Analytics
Reporting on media activity; Analysis and recommendations for future media placements
Media Planning
Responsible for research and development of media plans while identifying target audiences and ideal media types and specific vehicles. Recommends media formats, platforms, mix and frequency that is in line with the budget and established media objectives
How Ad Agencies Stay Competitive
Today: New Talent Technology Data Content
Traditionally: Talent Price
Role and Impact of PR
Strong impact on public awareness at a lower cost than advertising
• Power to engage consumers and make them part of the brand’s story
• Limited and scattered use
• Powerful brand-building tool
Message Execution Styles
● Slice of life. This style shows one or more “typical” people using the product in a normal setting. For example, a Silk Soymilk “Rise and Shine” ad shows a young professional starting the day with a healthier breakfast and high hopes.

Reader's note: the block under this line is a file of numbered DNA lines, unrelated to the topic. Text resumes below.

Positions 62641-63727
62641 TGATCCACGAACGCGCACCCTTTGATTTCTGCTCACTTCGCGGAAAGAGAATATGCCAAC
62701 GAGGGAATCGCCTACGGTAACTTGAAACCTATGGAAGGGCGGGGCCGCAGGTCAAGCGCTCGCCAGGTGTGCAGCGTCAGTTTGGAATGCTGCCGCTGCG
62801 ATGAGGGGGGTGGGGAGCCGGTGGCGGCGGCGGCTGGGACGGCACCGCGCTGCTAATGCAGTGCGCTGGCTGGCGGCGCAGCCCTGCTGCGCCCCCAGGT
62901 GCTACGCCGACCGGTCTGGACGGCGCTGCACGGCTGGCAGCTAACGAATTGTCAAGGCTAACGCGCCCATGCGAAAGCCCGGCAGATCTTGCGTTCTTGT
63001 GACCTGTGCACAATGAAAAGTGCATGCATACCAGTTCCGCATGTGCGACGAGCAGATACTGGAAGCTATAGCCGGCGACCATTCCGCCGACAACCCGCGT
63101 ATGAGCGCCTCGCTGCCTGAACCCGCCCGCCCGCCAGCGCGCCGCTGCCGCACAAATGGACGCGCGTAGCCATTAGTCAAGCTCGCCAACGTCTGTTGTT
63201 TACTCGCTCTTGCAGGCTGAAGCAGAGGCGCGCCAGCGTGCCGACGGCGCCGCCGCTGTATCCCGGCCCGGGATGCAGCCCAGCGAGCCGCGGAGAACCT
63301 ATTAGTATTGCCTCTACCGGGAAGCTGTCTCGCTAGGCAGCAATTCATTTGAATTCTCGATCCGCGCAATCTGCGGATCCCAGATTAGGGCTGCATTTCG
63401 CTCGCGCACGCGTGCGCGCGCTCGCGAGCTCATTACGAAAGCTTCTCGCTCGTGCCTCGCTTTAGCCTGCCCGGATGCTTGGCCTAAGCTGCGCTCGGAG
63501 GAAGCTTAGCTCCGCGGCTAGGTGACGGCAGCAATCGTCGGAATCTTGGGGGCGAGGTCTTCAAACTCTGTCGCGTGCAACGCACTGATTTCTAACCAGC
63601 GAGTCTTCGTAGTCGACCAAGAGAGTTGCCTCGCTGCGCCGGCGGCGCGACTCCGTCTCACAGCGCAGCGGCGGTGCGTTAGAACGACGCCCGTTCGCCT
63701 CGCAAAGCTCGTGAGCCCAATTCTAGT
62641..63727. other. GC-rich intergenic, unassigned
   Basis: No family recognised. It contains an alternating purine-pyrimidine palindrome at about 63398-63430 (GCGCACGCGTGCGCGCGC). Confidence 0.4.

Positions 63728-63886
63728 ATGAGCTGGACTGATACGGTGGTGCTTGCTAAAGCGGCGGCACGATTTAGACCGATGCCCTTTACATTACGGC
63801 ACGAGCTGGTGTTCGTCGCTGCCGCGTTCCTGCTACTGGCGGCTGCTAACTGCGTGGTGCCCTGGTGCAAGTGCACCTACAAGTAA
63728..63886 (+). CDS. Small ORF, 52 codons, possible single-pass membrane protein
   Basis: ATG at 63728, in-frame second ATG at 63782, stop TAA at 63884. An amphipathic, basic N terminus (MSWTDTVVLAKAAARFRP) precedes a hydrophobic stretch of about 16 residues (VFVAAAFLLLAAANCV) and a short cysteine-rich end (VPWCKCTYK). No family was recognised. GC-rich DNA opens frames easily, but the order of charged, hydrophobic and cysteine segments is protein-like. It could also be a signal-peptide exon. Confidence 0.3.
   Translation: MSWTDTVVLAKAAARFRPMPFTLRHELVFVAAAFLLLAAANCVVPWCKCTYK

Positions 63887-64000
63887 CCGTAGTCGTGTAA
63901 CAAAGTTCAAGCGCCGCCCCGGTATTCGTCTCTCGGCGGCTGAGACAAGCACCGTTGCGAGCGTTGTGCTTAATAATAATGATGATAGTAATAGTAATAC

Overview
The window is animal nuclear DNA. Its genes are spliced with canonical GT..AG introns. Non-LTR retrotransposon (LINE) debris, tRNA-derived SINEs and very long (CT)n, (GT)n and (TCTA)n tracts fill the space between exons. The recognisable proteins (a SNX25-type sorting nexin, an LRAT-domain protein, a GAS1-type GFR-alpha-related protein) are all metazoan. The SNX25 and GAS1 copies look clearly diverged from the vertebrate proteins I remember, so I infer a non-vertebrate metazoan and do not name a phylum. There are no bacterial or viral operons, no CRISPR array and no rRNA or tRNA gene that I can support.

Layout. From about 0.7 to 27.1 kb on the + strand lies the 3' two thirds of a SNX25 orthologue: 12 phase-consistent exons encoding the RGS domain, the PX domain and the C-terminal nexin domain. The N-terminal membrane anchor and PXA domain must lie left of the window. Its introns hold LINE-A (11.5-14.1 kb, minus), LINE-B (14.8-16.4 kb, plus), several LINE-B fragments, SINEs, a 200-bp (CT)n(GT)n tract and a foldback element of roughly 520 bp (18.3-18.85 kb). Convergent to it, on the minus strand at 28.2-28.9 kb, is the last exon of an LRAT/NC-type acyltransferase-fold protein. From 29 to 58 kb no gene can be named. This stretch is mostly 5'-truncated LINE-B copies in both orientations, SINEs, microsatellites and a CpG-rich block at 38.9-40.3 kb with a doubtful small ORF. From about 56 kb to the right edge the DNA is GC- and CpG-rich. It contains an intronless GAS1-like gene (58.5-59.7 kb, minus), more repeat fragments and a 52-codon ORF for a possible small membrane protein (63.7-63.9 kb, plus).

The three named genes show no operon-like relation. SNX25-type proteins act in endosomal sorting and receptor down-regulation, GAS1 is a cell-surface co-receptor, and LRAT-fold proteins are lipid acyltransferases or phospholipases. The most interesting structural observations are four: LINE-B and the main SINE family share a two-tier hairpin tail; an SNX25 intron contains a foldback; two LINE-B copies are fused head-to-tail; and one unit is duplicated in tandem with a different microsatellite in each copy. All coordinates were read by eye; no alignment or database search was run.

● Lifestyle. This style shows how a product fits in with a particular lifestyle. For example, an ad for Athleta active wear shows a woman in a complex yoga pose and states: “If your body is your temple, build it one piece at a time.”
● Fantasy. This style creates a fantasy around the product or its use. For example, a Calvin Klein “Drive in to Fantasy” ad shows a woman floating blissfully above a surf-strewn beach at sunset in her Calvin Klein Nightwear.
● Mood or image. This style builds a mood or image around the product or service, such as beauty, love, intrigue, serenity, or pride. Few claims are made about the product or service except through suggestion. For example, Dodge Ram Truck’s moving Super Bowl XLVII commercial—”To the Farmer in Us All”—added poi- gnant pictures to radio-broadcast-legend Paul Harvey’s “So God Made a Farmer”